Our study also confirmed the relationship between clot composition and early vessel signs on MR imaging. Paramagnetic intracellular deoxyhemoglobin in acute clots leads to a nonuniform magnetic field and resultant rapid dephasing of spins, which causes marked signal loss on GRE imaging—that is, a susceptibility vessel sign.16,20 Only 1 previous study investigated the relationship between retrieved clot composition and susceptibility vessel signs on GRE imaging. Liebeskind et al10 correlated susceptibility vessel signs on GRE imaging and the composition of retrieved clots in 32 patients with acute MCA stroke. In their study, a susceptibility vessel sign on GRE imaging occurred in 56% (17/32) of patients. They found that a susceptibility vessel sign was more common in RBC-dominant and mixed clots compared with fibrin-dominant clots and the mean percentage of RBCs was greater in clots with a susceptibility vessel sign than in those without a susceptibility vessel sign. These results are in line with those in the present study. In our study, a susceptibility vessel sign occurred in 59% (22/37) of patients. The mean percentage of RBC component was significantly higher in clots with a positive susceptibility vessel sign than in those with a negative susceptibility vessel sign, whereas the percentage of fibrin component was significantly higher in clots with a negative susceptibility vessel sign than in those with a positive susceptibility vessel sign. Moreover, we found that the proportion of platelets was significantly different between clots with and without a susceptibility vessel sign on GRE imaging. In our study, the proportion of platelets was significantly higher in clots with a negative susceptibility vessel sign than in those with a positive susceptibility vessel sign; this finding has not been reported previously.
Platelets were not investigated in the study of Liebeskind et al.10 Only 1 study investigated the platelet component in retrieved clots with an immunohistochemical study. Niesten et al8 performed CD31 immunostaining to investigate platelet composition in retrieved clots, in addition to hematoxylin-eosin staining, and correlated clot compositions with attenuation on noncontrast CT. They found a nonsignificant, weak negative correlation between CT attenuation and the proportion of platelets.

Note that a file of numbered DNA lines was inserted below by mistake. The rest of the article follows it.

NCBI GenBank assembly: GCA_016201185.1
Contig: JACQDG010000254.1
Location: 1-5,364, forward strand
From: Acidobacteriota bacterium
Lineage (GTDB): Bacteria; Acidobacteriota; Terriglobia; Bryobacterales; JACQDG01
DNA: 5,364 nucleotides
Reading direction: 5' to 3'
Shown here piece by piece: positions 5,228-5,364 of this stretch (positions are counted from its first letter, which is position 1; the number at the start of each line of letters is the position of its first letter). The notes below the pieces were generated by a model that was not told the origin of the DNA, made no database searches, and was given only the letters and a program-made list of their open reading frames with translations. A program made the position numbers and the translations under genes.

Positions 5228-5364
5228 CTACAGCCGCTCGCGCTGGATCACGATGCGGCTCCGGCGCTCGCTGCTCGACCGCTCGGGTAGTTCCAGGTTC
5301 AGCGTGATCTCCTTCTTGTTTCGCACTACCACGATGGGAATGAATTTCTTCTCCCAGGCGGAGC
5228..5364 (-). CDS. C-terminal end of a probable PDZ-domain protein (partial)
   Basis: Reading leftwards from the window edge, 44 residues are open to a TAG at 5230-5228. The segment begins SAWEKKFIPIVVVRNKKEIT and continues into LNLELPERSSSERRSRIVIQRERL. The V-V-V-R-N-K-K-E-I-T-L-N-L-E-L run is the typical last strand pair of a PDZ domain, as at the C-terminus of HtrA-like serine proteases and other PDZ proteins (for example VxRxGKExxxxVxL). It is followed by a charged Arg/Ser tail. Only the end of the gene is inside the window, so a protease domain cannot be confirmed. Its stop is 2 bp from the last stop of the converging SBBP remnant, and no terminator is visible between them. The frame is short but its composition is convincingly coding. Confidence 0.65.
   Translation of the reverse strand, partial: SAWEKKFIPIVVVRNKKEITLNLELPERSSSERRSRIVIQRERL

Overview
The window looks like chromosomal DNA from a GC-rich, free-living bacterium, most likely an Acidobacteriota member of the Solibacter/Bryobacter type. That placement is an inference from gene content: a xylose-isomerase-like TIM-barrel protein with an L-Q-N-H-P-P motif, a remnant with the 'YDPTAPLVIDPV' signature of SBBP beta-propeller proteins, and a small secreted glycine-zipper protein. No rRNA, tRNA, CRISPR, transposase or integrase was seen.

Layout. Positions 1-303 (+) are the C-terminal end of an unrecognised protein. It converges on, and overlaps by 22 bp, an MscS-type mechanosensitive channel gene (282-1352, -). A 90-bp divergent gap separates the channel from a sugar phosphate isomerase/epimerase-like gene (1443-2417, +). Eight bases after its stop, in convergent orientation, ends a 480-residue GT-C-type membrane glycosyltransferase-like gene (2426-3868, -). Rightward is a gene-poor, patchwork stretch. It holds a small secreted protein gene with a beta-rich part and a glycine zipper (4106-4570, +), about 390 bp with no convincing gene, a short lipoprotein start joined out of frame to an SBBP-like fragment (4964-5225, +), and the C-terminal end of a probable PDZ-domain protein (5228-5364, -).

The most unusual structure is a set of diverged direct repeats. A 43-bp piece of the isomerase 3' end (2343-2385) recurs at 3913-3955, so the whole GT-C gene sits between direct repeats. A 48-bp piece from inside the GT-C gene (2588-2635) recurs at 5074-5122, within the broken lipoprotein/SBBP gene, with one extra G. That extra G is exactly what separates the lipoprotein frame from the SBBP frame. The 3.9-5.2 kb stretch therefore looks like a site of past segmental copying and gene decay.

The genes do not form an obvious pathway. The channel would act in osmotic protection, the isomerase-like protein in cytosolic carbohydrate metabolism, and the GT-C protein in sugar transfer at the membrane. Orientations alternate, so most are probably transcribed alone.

Our study has several limitations. The size of the study population was too small to draw a strong conclusion. The number of patients with large-artery atherosclerosis was relatively small compared with those with cardioembolism. During the study period, many cases were excluded because of a lack of retrieved thrombi or insufficient thrombi or incomplete imaging. In addition, successful reperfusion occurred in 84% of patients in the present study. Thus, we could not evaluate whole clots occluding the MCA in 16% of cases. Finally, clot composition might be affected by medical treatment in patients before the stroke onset and intravenous rtPA given before mechanical thrombectomy.10
This study suggests that the histologic composition of clots retrieved from cerebral arteries in patients with acute stroke is different between stroke subtypes. We found that the proportion of RBC composition in retrieved clots is higher in patients with cardioembolism compared with those with large-artery atherosclerosis, whereas the proportion of fibrin composition is higher in patients with large-artery atherosclerosis compared with those with cardioembolism. In addition, a susceptibility vessel sign on GRE MR imaging is strongly associated with a high proportion of RBCs and a low proportion of fibrin and platelets in retrieved clots. These findings would be helpful for clinicians in predicting clot composition and stroke etiology with GRE imaging before endovascular therapy in patients with acute ischemic stroke.
- Received December 19, 2014.
- Accepted after revision February 6, 2015.
- © 2015 by American Journal of Neuroradiology